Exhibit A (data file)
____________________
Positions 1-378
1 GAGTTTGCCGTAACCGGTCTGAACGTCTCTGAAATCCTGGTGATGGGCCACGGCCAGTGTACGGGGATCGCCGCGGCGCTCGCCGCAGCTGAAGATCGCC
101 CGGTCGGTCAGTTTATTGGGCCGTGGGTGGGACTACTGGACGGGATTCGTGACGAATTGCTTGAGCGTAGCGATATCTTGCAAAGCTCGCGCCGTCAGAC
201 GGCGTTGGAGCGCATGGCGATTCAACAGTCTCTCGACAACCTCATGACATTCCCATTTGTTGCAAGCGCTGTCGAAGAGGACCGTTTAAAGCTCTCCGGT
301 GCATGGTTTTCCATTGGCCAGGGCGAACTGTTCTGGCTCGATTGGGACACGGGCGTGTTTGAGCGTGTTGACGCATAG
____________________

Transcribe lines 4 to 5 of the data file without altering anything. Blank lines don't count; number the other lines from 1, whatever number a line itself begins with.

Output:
201 GGCGTTGGAGCGCATGGCGATTCAACAGTCTCTCGACAACCTCATGACATTCCCATTTGTTGCAAGCGCTGTCGAAGAGGACCGTTTAAAGCTCTCCGGT
301 GCATGGTTTTCCATTGGCCAGGGCGAACTGTTCTGGCTCGATTGGGACACGGGCGTGTTTGAGCGTGTTGACGCATAG